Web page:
Do I even have a bucket list any more? What are my dreams for the rest of my life? I think the grind at the cube farm has killed my dreams, stifled my joy, worn my heart down as surely as my knees are worn out and ruined. I am not sixty years old so I do not think I need to be planning for The Home anytime soon. But, d-a-m-n.....
I am certain that if there is time for reflection upon my death bed, it will not be all the mean things I did that I will regret. It will be everything I did not do that will cleave my heart with a great slicing grief. I already regret a million things with my kids, mostly the time I missed from their childhood because I was working. In those days it took decades to earn another week of vacation. My poor children were hauled out of bed every morning and dragged to daycare where they had to cope with the baby future cube farmers. The great American Dream: grow up to waste away in a goddamned cube for life, most of it without a window. Yay.
Their childhood went by so fast. That is why when I see my grown son now, I must resist the urge to throw my arms around him and smother the top of his head in kisses the way I did when he was a little boy. (I have attempted this and he actually hates it). He will understand someday. I still want to advise my daughter of every possible danger and screen all of her potential plans. That goes over as well with her as the head-kissing does with her brother.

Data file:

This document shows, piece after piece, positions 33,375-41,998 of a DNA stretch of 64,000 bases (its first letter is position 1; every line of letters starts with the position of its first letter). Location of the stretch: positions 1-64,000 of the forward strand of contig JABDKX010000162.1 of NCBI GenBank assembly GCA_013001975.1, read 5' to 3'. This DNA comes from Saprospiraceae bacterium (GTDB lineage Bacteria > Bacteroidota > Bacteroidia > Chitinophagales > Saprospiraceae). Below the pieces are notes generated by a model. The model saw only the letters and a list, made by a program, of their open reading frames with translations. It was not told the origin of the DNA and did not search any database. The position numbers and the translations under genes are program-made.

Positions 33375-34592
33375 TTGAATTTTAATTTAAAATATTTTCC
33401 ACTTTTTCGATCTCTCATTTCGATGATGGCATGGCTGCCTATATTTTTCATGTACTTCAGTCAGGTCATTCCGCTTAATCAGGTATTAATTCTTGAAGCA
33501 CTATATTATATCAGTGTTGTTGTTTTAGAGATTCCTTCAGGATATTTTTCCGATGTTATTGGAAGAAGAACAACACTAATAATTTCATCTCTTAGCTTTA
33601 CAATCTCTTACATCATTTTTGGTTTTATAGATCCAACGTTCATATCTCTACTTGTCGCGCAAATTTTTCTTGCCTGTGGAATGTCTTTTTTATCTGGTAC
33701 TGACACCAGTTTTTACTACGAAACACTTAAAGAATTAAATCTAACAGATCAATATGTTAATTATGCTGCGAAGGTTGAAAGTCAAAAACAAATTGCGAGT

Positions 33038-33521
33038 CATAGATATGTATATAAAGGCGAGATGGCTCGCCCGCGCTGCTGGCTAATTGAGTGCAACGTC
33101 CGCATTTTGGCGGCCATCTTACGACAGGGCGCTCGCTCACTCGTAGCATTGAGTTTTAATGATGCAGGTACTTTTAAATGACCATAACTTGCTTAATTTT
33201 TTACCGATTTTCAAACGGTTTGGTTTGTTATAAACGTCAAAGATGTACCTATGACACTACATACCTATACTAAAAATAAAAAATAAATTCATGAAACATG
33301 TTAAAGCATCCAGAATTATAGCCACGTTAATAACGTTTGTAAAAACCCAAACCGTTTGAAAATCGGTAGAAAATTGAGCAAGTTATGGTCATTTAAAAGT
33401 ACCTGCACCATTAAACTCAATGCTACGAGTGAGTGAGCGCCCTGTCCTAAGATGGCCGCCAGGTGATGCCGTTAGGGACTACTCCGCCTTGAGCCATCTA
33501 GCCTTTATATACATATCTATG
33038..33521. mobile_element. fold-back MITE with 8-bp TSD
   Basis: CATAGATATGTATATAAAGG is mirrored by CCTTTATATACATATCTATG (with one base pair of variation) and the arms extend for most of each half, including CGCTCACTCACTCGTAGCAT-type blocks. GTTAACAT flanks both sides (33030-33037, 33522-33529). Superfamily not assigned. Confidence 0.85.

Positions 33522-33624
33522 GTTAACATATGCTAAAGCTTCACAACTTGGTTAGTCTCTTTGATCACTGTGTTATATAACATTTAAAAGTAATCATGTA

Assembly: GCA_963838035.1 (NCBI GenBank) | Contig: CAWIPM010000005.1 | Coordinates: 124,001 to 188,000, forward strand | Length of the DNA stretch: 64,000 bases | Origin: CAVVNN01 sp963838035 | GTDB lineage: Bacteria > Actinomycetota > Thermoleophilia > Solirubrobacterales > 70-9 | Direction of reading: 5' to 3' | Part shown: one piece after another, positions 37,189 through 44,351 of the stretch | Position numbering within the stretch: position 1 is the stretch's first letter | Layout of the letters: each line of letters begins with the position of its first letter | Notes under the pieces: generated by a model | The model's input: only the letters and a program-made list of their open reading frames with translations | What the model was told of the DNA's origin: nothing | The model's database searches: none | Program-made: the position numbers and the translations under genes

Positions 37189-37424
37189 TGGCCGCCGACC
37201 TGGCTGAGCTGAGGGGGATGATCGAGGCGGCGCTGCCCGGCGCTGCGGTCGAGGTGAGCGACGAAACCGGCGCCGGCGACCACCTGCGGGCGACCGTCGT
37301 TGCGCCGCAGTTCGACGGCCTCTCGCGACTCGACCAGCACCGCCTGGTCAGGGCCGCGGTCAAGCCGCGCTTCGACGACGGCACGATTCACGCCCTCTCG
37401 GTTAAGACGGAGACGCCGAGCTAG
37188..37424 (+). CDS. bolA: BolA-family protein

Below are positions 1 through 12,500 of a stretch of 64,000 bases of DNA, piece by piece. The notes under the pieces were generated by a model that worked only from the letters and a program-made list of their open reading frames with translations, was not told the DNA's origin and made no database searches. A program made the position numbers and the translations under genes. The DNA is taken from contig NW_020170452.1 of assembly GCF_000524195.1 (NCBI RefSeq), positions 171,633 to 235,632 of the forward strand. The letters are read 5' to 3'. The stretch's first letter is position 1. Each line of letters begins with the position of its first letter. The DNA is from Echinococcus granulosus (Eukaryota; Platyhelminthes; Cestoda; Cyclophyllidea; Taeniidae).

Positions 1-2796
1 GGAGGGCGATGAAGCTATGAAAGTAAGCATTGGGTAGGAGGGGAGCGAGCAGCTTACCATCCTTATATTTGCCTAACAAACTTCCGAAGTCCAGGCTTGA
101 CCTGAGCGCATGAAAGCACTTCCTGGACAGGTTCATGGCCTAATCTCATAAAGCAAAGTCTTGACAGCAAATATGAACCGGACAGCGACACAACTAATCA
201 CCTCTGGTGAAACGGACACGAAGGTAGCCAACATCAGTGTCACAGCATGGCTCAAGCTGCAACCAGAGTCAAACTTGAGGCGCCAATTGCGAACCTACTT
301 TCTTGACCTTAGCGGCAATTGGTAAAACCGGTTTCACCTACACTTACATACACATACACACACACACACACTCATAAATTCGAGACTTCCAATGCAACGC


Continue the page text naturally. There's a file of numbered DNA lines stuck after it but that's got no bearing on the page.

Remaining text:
I must let my children go. They are grown now. The time I missed when they were children is truly lost and all we have is now. We have a lot of fun when we have the chance to spend time together. That means they must not be too damaged or resentful of their upbringing.
I have been considering cashing in my 401K, paying off all debt, placing Duke and Ginger in a foster home, and taking off for parts unknown on my Harley. About twenty six years ago I was at this same juncture in life. I had no debts and my daughter was almost grown. My plan was to buy a good used truck and a trailer to haul Ol' Blue, my Harley. I planned to tender my resignation upon my daughter's graduation, setting myself free to live a gypsy life until my wanderlust was spent. Before that plan was put into action, my son was born. He is worth more than three gypsy lifetimes, and all the highway miles in the world.
In present times, those suffering from wanderlust buy recreational vehicles and then travel from campground to campground. To me it is just a mobile version of the cube farm. I cannot live within a mile of anyone now and expect to get along with the neighbors, so I do not think the RV campground life would be a good fit. If I ain't happy, ain't no wandering Americans happy. But, if my hypothetical neighbors did not like me, what could they do - kick me out of the campground - in my easily mobile domicile? Adios, ya bastards.
Hmmmm. I might have to consider that idea in a bit more detail.
I am greatly dissatisfied with my life right now but I do not truly want to give up my home here in the bend of Spirit Creek. I still plan to build a nice little cabin for my golden years. To do that, I need to show up at the cube farm for a few more years. I guess the best thing to do is to take a vacation, thoroughly examine what deserves to be on my bucket list, and then just go for it.